Endo Belly, Eating With Your Partner, and SIBO
Endo belly is a classic symptom of endometriosis, and probably the most visible symptom from an otherwise invisible illness. If you are unaware of what the ‘endo belly’ is, it refers to the abdominal bloating and discomfort that many endometriosis patients report, and may also be associated with other gastro-intestinal issues like diarrhea or constipation. This distention of the stomach can be so extreme that it can make the person experiencing it look 6-months pregnant.
Reducing endo belly by eliminating trigger foods
To deal with this bloating, people with endometriosis often identify foods that apparently trigger the bloating, and cut them out. Then they may find more foods are triggering and cut them out, then more foods and cut them, and on and on, managing the symptom without ever addressing the root cause and all the while restricting the foods they can eat and therefore the range of nutrients they consume.
This was the story of my partner and I as she tried to get on top of her endo belly. We would eat a smaller and smaller range of foods as we tried to identify the cause of the bloating, but every time and new trigger would seem to pop up. This made eating tricky as our meals were increasingly limited in terms of ingredients, and it made eating-out nearly impossible without seriously uncomfortable bloating afterwards. It also meant that I would often forget the complicated and ever-evolving list of outlawed foods and make mistakes when preparing meals, which made me feel like I was poisoning my partner!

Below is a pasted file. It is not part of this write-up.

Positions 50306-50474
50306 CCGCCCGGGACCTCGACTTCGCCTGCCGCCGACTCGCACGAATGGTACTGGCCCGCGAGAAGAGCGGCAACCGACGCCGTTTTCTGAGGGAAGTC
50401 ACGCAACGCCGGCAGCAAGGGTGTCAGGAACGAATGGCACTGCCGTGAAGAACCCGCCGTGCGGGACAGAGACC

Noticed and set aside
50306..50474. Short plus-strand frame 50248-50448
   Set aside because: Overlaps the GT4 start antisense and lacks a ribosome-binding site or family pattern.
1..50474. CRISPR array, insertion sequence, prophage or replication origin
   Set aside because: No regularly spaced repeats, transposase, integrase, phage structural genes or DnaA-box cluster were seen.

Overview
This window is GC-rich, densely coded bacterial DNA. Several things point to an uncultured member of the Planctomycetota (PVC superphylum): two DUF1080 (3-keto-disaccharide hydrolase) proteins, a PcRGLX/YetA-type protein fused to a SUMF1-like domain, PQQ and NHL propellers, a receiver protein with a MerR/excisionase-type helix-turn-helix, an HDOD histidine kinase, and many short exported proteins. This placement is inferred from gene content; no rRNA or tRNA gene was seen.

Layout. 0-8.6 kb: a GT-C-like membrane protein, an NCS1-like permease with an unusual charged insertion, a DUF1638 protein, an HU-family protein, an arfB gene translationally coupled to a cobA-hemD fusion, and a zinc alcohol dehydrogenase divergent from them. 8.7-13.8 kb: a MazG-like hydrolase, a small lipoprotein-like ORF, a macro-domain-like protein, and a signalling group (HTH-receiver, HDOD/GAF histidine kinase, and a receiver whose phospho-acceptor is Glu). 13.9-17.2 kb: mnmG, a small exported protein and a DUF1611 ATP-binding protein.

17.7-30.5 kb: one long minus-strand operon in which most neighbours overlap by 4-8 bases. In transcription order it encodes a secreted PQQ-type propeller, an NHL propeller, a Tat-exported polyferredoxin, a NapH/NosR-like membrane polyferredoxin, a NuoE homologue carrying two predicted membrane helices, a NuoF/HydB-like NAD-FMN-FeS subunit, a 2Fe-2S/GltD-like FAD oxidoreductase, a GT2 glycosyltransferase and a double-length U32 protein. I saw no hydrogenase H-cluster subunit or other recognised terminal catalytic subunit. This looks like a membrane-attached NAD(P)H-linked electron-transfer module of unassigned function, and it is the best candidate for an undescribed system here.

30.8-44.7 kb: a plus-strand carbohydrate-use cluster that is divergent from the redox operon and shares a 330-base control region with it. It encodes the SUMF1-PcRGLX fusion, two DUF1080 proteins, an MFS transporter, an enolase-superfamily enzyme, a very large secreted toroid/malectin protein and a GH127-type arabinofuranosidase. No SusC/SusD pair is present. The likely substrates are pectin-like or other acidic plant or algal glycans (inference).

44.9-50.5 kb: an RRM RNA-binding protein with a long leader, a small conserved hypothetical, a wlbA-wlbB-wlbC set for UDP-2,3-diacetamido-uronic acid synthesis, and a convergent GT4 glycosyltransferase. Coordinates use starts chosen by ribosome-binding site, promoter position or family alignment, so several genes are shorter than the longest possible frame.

How SIBO can trigger endo belly
There are several theories for the bloating caused by endometriosis, but none of these explanations are satisfactory. That is until my partner learned about small intestinal bacterial overgrowth (SIBO). I’ll let her tell you all about it here, but in short there are a number of reasons that endometriosis patients may be high risk for SIBO, and a study has shown that a high percentage (perhaps up to 80%) of people with endo may also have the condition1.
SIBO is treatable
Perhaps this doesn’t sound like reason to celebrate. Replacing one name with another may not matter to you when the symptoms are the same. But for my partner and I, this has been huge! Not only does she have a possible explanation for several symptoms that she still suffers from even when managing her endometriosis, but SIBO is treatable and that means there is a road map for us to get away from the endo belly and back to having a more varied and exciting diet.
If you suffer from endo belly symptoms and you have endometriosis, read into SIBO and perhaps talk to a doctor who specializes in the condition. There are treatment protocols to follow and a high success rate of eradicating most types of SIBO. It may yet be possible to lose that bloat and go back to enjoying the foods you love.
People with endometriosis may also have bladder issues. Have you experienced overactive bladder (urinary frequency or urgency)?
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